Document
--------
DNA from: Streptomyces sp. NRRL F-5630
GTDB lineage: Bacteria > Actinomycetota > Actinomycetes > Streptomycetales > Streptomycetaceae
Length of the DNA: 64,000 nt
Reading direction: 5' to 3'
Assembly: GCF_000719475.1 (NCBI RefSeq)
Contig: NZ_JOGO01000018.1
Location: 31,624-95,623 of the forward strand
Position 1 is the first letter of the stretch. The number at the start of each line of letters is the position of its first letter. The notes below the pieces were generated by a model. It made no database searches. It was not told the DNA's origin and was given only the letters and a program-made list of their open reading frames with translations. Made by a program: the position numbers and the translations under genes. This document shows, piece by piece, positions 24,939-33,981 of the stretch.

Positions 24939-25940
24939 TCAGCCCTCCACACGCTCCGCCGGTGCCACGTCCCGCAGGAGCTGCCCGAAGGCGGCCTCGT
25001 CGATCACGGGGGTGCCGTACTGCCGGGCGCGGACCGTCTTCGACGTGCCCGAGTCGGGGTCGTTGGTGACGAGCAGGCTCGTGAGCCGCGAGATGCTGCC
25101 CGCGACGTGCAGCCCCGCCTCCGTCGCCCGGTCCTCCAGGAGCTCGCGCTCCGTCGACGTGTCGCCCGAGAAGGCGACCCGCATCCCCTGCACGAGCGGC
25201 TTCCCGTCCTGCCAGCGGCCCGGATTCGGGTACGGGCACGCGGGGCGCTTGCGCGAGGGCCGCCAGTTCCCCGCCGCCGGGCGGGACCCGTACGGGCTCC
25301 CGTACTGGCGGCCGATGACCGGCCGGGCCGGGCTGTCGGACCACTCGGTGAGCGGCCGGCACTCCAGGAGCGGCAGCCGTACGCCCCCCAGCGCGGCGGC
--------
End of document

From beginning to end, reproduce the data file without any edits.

DNA from: Streptomyces sp. NRRL F-5630
GTDB lineage: Bacteria > Actinomycetota > Actinomycetes > Streptomycetales > Streptomycetaceae
Length of the DNA: 64,000 nt
Reading direction: 5' to 3'
Assembly: GCF_000719475.1 (NCBI RefSeq)
Contig: NZ_JOGO01000018.1
Location: 31,624-95,623 of the forward strand
Position 1 is the first letter of the stretch. The number at the start of each line of letters is the position of its first letter. The notes below the pieces were generated by a model. It made no database searches. It was not told the DNA's origin and was given only the letters and a program-made list of their open reading frames with translations. Made by a program: the position numbers and the translations under genes. This document shows, piece by piece, positions 24,939-33,981 of the stretch.

Positions 24939-25940
24939 TCAGCCCTCCACACGCTCCGCCGGTGCCACGTCCCGCAGGAGCTGCCCGAAGGCGGCCTCGT
25001 CGATCACGGGGGTGCCGTACTGCCGGGCGCGGACCGTCTTCGACGTGCCCGAGTCGGGGTCGTTGGTGACGAGCAGGCTCGTGAGCCGCGAGATGCTGCC
25101 CGCGACGTGCAGCCCCGCCTCCGTCGCCCGGTCCTCCAGGAGCTCGCGCTCCGTCGACGTGTCGCCCGAGAAGGCGACCCGCATCCCCTGCACGAGCGGC
25201 TTCCCGTCCTGCCAGCGGCCCGGATTCGGGTACGGGCACGCGGGGCGCTTGCGCGAGGGCCGCCAGTTCCCCGCCGCCGGGCGGGACCCGTACGGGCTCC
25301 CGTACTGGCGGCCGATGACCGGCCGGGCCGGGCTGTCGGACCACTCGGTGAGCGGCCGGCACTCCAGGAGCGGCAGCCGTACGCCCCCCAGCGCGGCGGC